In 2004, Poizner said he’d been a moderate Republican his entire life, referred to himself as a “maverick” who would take on his own party and refused to say whether he planned to vote for President George W. Bush for a second term.

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Like Whitman, Poizner has aided Democrats. He donated $11,000 attempting to elect Al Gore president in 2000 and gave $10,000 to the Democratic National Committee that year, in a period when his company, SnapTrack, had obtained U.S. government patents and was seeking more. He gave $2,000 to U.S. Sen. John Kerry in 2001.

Both Republicans, who have donated to their own party members as well, have explanations for helping Democrats. Poizner blames his wife, Carol, a Democrat, though checks were written in his name. Whitman said Boxer was helping on technology legislation but did nothing else right, although Whitman was quoted in a 2003 news release while at EBay praising the senator as “a courageous leader.”

Records show that Whitman also gave to other Democrats in congressional races: Rep. Michael M. Honda of New York, Sen. Maria Cantwell of Washington state, Kerry and Rep. Gary L. Ackerman of New York.

Whitman skirts the truth in an ad by saying that “when Republicans in Congress voted to cut income taxes, Poizner joined Nancy Pelosi and opposed the tax cut.” The vote on the Bush tax cuts came in 2003. According to a local newspaper editorial, Poizner made a statement criticizing them the next year, during his Assembly race.

Another Whitman commercial says: “Poizner actually praised President Bush’s plan to give illegal immigrants a path to citizenship.” Bush’s plan, which Poizner did support, according to news reports at the time, was for a guest-worker program, not for citizenship.

Poizner, who has taken a harder stance on immigration in this campaign, has his own ads on the issue that make exaggerated use of recent statements by Whitman: that illegal immigrants should “stand at the back of the line” and “pay a fine.” His ads compare those statements with President Obama’s similar assertions, and dub them the “Whitman-Obama policy” for amnesty.

Whitman, who doesn’t make such statements anymore, was also referring to a guest worker program, aides say.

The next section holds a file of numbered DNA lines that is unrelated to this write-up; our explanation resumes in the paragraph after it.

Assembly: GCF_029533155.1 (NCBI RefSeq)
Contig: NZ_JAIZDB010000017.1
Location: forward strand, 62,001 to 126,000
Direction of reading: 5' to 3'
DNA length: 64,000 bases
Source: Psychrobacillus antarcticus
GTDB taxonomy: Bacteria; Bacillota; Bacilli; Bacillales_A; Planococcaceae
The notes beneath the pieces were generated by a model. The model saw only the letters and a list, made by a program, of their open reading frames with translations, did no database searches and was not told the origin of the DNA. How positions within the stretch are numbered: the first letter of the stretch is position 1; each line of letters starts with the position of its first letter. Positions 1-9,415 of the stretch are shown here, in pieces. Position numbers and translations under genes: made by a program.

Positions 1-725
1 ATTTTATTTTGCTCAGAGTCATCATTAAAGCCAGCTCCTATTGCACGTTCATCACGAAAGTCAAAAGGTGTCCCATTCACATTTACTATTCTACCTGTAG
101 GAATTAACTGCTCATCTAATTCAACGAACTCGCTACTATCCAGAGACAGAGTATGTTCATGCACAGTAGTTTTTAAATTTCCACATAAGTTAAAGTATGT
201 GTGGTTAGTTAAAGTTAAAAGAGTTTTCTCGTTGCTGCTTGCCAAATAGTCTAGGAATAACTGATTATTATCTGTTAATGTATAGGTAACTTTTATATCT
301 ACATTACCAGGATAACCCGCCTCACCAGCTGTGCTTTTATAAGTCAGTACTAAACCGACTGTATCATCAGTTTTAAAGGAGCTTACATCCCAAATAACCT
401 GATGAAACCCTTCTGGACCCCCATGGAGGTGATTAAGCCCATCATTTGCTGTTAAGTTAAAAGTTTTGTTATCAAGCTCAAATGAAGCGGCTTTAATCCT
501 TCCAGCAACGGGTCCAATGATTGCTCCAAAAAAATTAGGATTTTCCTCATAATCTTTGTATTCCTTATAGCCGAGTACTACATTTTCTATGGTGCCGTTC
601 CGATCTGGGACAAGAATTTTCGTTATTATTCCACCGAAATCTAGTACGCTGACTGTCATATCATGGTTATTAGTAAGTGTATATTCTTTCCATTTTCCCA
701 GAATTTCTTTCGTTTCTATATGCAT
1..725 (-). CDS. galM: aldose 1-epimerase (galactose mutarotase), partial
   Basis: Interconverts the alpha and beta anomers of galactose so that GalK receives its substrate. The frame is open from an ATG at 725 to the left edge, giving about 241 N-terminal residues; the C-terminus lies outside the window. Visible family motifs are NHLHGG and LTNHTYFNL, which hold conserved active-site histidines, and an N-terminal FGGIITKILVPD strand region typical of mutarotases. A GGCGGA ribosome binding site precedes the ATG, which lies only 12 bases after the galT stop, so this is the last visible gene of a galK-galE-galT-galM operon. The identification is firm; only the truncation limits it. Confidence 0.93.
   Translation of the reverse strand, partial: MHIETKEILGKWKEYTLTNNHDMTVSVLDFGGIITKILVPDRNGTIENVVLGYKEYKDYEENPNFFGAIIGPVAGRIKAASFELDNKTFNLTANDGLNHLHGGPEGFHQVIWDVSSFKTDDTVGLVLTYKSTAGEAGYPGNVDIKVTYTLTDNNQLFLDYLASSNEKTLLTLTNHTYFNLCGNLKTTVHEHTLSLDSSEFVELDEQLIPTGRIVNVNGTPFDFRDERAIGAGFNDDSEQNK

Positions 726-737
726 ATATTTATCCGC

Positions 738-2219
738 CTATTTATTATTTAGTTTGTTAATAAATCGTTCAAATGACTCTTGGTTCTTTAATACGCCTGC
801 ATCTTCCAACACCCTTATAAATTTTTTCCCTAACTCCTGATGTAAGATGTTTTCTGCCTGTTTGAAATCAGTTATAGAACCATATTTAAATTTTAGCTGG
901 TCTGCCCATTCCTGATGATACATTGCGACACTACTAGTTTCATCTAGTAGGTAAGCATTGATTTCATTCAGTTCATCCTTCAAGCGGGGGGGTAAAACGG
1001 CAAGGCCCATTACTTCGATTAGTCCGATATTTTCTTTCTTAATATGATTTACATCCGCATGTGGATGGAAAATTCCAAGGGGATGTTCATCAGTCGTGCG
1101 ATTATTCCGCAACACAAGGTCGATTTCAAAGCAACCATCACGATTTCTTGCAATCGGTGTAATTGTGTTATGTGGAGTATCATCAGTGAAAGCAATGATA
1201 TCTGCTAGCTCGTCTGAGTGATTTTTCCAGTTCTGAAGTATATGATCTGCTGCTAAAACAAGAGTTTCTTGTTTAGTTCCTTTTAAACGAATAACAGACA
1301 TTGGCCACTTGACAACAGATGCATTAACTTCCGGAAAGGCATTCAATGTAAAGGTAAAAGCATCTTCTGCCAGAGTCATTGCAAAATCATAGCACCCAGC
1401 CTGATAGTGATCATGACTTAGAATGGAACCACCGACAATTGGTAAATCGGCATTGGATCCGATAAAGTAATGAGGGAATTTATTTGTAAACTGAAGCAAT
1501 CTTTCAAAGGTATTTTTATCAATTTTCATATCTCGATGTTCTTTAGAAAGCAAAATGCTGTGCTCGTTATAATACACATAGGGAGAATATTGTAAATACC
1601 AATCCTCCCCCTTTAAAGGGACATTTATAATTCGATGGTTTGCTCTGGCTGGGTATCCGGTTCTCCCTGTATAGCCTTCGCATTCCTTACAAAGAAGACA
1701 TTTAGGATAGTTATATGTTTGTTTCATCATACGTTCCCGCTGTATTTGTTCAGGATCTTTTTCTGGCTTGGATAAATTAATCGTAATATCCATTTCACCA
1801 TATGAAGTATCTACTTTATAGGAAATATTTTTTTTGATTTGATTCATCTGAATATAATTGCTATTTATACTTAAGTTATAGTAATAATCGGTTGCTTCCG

Poizner uses hyperbole in saying, through his surrogate, Rep. Tom McClintock (R-Granite Bay), that Whitman will bring “more environmental extremism.” The charge is based on $300,000 in donations Whitman made to the Environmental Defense Fund to help protect the Sacramento-San Joaquin Delta ecosystem and a 2008 cruise, called the “Arctic Expedition for Climate Action,” that she took with Jimmy Carter, former Obama environmental czar Van Jones and others.

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In 2004, Poizner said he would work in the Legislature to fight global warming; now both candidates support suspending California’s 2006 law to fight climate change.

In one of his recent and most critical ads, Poizner highlights Whitman’s ties to Goldman Sachs, the now-troubled investment bank. He makes an unsupported claim: “With Goldman Sachs, Whitman invested heavily in vulture funds profiting from California foreclosures.”

Whitman invested millions with Goldman Sachs to make money off distressed companies, but Poizner’s campaign could provide no evidence that she profited from the firm’s investments in the subprime housing market. The commercial also highlights the money she made off the practice of selling initial public offering stocks to which she had special access — though it describes the practice as “outlawed,” when Wall Street firms agreed to stop in a settlement with securities regulators.

Poizner has also invested with Goldman, albeit not to the same degree as Whitman, and took a $500,000 loan from the company for his 2004 campaign.

michael.rothfeld@latimes.com